January 6, 2017

Let's Talk Illustrators #11: Chris Appelhans

A Greyhound, a Groundhog, written by Emily Jenkins and illustrated by Chris Appelhans is an ode to wordplay. The text plays on itself so that you find yourself tripping over every word as you read it aloud, and the illustrations breathe life into the words on the page. Not only do we read around and around, but we see it, too, in the form of the groundhog and greyhound chasing each other. The level of energy in this book is unparalleled, and I'm thrilled to have had a chance to interview Chris about his process.

About the book:
When a greyhound meets a groundhog, wordplay and crazy antics ensue. The two animals, much like kids, work themselves into a frenzy as they whirl around and around one another. (Around, round hound. Around, groundhog) The pace picks up (Around and around and astound and astound), until they ultimately wear themselves out.

Let's talk Chris Appelhans!

LTPB: What media did you use to create A Greyhound, a Groundhog?

CA: All the initial sketches are done with pencil, and the finals are made with watercolor washes and lots of weird little techniques to create nice textures and colors.

LTPB: What is your process like for bringing these characters to life? And you created your own lettering as well, so how do you work to make a unique font that coincides with the tone of the text and illustrations? Does one play off the other?

CA: I started this book by exploring the characters, sketching and searching for something that felt unique. Out of dozens of sketches, maybe one or two seemed to have the right 'feeling' so I took those and built on them. Then I played with how to handle those designs in watercolor, and figured out some basic colors and textures.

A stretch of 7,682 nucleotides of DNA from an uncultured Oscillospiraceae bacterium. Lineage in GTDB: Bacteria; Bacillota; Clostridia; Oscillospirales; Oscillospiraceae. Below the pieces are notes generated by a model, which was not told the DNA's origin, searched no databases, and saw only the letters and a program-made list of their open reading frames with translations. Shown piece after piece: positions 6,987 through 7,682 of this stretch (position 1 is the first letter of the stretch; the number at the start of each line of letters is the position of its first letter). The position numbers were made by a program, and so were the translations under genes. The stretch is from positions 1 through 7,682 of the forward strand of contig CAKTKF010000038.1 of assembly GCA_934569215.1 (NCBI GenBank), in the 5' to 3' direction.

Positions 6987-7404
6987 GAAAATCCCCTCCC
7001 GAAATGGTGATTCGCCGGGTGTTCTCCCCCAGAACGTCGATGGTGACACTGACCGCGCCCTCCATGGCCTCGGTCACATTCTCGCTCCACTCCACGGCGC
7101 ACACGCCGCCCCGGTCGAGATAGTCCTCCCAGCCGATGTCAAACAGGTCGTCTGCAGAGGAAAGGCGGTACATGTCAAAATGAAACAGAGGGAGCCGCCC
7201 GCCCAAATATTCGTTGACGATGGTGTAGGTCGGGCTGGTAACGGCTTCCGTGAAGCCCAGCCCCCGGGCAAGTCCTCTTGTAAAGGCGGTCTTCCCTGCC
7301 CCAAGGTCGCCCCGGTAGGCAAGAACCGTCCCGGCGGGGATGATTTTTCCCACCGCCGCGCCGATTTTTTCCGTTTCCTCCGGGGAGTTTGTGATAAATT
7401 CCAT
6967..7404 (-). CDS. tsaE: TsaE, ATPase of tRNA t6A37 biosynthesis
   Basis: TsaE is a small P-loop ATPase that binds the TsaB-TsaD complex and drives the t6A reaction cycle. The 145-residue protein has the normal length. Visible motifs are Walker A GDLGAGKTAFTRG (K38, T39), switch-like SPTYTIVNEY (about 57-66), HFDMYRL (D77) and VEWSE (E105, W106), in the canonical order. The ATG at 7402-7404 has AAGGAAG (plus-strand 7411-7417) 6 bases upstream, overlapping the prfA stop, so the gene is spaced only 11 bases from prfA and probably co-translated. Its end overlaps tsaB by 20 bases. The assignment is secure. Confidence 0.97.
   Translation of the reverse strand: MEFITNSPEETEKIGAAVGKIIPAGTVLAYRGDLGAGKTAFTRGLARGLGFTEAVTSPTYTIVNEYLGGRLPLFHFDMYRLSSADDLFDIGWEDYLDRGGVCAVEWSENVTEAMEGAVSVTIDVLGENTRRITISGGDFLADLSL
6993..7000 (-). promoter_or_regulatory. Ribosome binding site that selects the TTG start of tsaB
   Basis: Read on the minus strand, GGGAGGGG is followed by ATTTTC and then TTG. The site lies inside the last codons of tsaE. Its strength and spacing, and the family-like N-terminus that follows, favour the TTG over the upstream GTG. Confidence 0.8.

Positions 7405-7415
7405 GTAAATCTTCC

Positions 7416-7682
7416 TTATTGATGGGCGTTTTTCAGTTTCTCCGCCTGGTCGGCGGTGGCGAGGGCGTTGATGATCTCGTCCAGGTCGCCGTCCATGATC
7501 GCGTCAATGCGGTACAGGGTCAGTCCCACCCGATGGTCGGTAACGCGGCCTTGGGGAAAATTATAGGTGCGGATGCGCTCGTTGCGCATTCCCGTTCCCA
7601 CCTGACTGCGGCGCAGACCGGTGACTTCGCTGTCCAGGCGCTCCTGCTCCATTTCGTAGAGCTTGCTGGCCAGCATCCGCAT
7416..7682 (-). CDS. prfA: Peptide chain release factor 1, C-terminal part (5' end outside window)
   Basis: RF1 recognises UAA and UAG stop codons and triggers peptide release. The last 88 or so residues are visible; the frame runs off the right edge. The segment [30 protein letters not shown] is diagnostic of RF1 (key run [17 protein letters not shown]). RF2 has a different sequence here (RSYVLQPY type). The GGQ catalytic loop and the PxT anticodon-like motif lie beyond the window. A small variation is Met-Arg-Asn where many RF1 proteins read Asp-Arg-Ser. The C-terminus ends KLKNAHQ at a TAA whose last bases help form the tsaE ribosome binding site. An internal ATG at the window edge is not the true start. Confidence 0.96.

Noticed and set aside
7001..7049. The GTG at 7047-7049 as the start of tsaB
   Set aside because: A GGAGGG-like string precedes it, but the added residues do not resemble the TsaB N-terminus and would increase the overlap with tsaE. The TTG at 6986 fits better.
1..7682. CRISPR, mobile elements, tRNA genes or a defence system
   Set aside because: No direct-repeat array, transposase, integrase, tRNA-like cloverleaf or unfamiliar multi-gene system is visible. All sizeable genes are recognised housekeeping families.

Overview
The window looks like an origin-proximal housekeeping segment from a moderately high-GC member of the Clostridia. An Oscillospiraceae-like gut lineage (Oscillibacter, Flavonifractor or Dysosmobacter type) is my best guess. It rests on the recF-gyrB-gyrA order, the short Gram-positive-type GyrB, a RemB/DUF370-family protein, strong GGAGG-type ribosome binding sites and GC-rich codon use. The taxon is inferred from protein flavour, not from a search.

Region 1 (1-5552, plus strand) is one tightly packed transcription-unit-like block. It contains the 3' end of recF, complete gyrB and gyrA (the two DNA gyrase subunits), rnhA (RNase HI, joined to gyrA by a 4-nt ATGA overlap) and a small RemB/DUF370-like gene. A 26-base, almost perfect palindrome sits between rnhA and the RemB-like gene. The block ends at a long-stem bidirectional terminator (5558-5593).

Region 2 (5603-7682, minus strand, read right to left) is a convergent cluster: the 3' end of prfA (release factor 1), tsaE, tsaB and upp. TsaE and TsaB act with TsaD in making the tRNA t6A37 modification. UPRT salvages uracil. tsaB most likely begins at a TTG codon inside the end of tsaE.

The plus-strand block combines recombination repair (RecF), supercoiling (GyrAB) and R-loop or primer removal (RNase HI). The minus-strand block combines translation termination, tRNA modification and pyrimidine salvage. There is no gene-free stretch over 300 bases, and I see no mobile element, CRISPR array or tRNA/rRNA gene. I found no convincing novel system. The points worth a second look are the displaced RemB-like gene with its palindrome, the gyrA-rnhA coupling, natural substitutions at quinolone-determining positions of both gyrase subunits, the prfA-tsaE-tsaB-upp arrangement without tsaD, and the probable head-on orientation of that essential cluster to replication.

Finally I put it all together in a spread, and experimented with the type to see if this combination would feel good. When it felt right, I took that approach and dove into the rest of the book. A few months later it was done!

LTPB: A Greyhound, a Groundhog is only your second book, but you’ve already shown such a wide variety of tone between the two: we see an abundance of energy in this book, but your first picture book Sparky! (written by Jenny Offill, published by Schwartz & Wade Books) is much more subdued. What lessons did you take from Sparky! and apply to A Greyhound, a Groundhog

CA: Well the main lesson I’ve learned from doing two books is that I have no idea what I’m doing. But for me a good manuscript will suggest the illustrations - you read it and suddenly images appear in your head with their own rhythm, style, mood, etc. Sparky! worked more with subtext and subtlety - the comedy of that story was in somebody not doing something. This book called for energy and playfulness to bounce off the wordplay.

LTPB: So then how did you work to harness the energy in Emily Jenkins' text? How did you work to make each spread feel independently dynamic and energetic?

CA: The manuscript uses the same words over and over, so I wanted to find new visuals for each combination of words. The sparseness also freed up a lot of room on the page to go crazy and break the normal rules of where pictures and words are ‘allowed’ to go. I remember being a kid and enjoying books that would break those ‘rules’ so I wanted to pay tribute in my own way.

LTPB: What can we look forward to next from you? Any chance you’ll be writing a picture book??

CA: Yes! I’m working on two original books with Anne and Lee (Schwartz & Wade Books), but life has been really busy with my film work so I’m hoping to get back to those as soon as possible.

2014, Schwartz & Wade Books

2017, Schwartz & Wade Books
LTPB: If you could have one illustrator illustrate your picture book biography, who would it be and why?

CA: Oh gosh. Let’s say William Steig. His drawings have so much personality and feeling, and he’d somehow make my boring life story seem full of magic and wisdom. Or Bill Peet - he illustrated his own autobiography, and it’s amazingly simple yet specific. No wait, Maurice Sendak. Agghh, there’s too many options - this question isn't fair!

A Greyhound, a Groundhog just published from Schwartz & Wade Books on Tuesday, January 3, 2017, so be sure to run out (and around and around) and get it! A special thank you to Chris for taking time to share his process!

Special thanks to Chris and Schwartz & Wade for use of these images!

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